So for Bartholomew's Oast House (click on the link to see the original post about this piece) I continued some of the single strand back stitches around the clouds of the top layer and added some big crosses to fill the calico gap at the top. Because I hadn't got quite the same colour blue for the back stitch and there was some fraying of the fabric edge, I also worked more stitches into the whip stitch at the edge of this layer to help bring that together and fix those issues. 

At the sides I filled in more of the plain green fabric with seed stitches, matching as closely as I could with the original colour. You can sort of see the colour difference here but I don't think it's enough to stand out majorly. Luckily the other fabrics did already have gaps in the stitching, or the original stitches had gone right up to the edges so that doesn't notice here. 

On the other side, I again worked more of those seed stitches, but also added more stitches to the wheat plant print underneath, matching the thread colours as closely as I could and working the same techniques and thicknesses as before. 

At the bottom, more raw edges of the blue floral had been exposed so I added more big loose crosses to help hold those edges down. It's perhaps the most noticeable fix as I couldn't blend it more between the existing crosses and that's the closest colour match I could get but, if anyone asks, the colour difference is intentional (sssssh, don't tell!).

I think Bartholomew will be much happier in a hoop, all of the rough edges have been tidied up (especially the tree trunks which were fraying a bit) and there will be a circle of felt added to the back as well to keep things neat.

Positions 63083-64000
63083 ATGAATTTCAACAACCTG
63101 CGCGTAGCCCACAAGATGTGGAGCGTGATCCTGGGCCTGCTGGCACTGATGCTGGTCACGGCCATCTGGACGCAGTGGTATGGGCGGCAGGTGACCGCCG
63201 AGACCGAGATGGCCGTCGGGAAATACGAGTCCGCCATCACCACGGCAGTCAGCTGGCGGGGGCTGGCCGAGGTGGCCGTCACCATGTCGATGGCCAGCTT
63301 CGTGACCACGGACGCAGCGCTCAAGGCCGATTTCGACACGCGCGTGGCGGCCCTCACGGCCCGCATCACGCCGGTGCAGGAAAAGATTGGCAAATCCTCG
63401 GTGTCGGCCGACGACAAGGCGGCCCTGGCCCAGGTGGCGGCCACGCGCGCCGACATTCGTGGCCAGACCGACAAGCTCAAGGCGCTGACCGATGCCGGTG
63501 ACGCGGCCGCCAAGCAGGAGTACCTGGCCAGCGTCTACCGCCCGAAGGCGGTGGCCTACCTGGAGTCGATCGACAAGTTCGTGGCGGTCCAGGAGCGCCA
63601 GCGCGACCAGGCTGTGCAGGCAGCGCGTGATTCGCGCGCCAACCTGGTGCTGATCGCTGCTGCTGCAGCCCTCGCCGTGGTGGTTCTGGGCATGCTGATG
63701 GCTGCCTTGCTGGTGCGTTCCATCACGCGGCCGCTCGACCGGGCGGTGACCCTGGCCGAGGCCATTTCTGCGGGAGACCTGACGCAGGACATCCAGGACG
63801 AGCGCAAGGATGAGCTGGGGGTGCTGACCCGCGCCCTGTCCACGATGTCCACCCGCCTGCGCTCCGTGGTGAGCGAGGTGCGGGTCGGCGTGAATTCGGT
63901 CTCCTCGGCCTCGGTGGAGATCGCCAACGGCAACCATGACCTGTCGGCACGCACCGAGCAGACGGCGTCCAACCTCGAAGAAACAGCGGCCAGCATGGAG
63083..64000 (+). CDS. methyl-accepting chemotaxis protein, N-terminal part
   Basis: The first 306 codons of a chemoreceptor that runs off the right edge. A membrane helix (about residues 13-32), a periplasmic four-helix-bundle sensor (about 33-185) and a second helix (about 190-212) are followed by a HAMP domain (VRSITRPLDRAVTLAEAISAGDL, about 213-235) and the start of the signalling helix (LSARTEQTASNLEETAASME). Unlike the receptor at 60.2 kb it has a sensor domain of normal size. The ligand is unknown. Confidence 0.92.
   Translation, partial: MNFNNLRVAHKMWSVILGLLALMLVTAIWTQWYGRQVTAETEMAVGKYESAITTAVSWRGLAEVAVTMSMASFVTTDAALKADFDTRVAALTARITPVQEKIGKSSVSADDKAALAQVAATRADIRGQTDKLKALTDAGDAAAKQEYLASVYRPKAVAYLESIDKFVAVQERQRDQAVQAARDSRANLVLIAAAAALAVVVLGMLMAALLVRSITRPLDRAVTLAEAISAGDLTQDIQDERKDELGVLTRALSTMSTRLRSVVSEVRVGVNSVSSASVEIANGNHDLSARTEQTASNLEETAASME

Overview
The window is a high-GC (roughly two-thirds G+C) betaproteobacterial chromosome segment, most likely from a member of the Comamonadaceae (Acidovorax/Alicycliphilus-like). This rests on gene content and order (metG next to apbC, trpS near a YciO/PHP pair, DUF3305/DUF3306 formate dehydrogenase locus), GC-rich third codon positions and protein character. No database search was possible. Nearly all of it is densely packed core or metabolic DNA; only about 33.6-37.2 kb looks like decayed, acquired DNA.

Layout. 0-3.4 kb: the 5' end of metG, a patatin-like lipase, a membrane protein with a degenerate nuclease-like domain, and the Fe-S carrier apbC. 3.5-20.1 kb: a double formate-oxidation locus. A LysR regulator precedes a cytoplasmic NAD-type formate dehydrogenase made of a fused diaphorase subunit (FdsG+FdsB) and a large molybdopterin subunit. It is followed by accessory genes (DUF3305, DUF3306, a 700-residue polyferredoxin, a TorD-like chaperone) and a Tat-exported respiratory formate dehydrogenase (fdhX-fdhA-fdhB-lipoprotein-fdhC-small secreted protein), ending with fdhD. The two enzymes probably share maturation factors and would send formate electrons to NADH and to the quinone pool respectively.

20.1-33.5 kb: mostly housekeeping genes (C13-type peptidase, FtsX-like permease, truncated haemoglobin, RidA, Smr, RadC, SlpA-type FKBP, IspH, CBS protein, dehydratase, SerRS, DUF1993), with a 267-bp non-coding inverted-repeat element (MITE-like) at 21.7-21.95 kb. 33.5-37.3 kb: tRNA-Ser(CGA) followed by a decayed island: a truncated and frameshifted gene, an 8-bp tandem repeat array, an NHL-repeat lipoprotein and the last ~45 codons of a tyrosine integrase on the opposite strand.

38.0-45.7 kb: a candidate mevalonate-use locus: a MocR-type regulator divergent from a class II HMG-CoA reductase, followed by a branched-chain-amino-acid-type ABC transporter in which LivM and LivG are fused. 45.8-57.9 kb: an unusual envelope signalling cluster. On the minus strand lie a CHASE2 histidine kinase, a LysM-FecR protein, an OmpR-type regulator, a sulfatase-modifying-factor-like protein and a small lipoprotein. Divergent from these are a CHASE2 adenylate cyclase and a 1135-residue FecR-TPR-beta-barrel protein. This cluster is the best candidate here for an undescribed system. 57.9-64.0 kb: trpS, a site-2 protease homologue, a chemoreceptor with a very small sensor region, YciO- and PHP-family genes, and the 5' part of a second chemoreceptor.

I have done the same thing to my Lulworth Cove Stitchscape which was also stitched in a square hoop. Not only that, but there have been sections of this piece which have really bugged me, namely how the fabrics have ended at the sides of the piece. If you click on the link to visit the original blog post about this piece you can see at the bottom what it looked like on a square board. Because it was based on a photograph I had cut small pieces and bondawebbed (glued) them on to the calico, which was fine for when I was working in the hoop but then on the square they just ended with harsh raw edges and it didn't look very nice. 

Putting it back into a circular hoop has solved these problems for me - apart from at the bottom where those green pieces just ended within the hoop itself. I think I have made this look much prettier now though as I have softened those rough edges by carrying on from the original seed stitches over the edge of the fabric where I now have the room to, working them onto the calico in some areas. I've matched the thread colours as much as possible, and on both sides of that 'walkway' into the bay, I have added more picot stitches and green beads. Some of the picot stitches are right on or over the fabric edge so you almost don't notice it's there!

The un-stitched gaps at the side of this piece were a bit more obvious than in Mr B's Oasthouse, so I have added more of the fly stitches on top of the cliff above to follow the line of the hoop as well as more running stitches, whip stitch, fly stitches and moss stitch on the opposite side of the bay, below. This wasn't so well matched in terms of colour, I can see the difference but I don't know if I'm just being picky? I've taken the colour more into the layer itself and added more moss stitches within the existing areas to help blend it together. 
Because this green layer then went further toward hoop edge than the yellow and blue whip stitch layers above it, I have added more to these layers as well and I'm much happier with it!

There was also a bigger gap at the top of the piece with empty calico, so I have added in yet more sun rays! It already had lots and lots of rays, all delicate one or two strand long stitches in about five colours, but I've now added another colour and taken this up even further. It's a pale yellow to help make it look like it's fading out into the distance. 

I think re-framing these pieces has solved a lot of problems and I have also learnt a lot about how and where to position my fabrics in the future, and how I would like to present my pieces.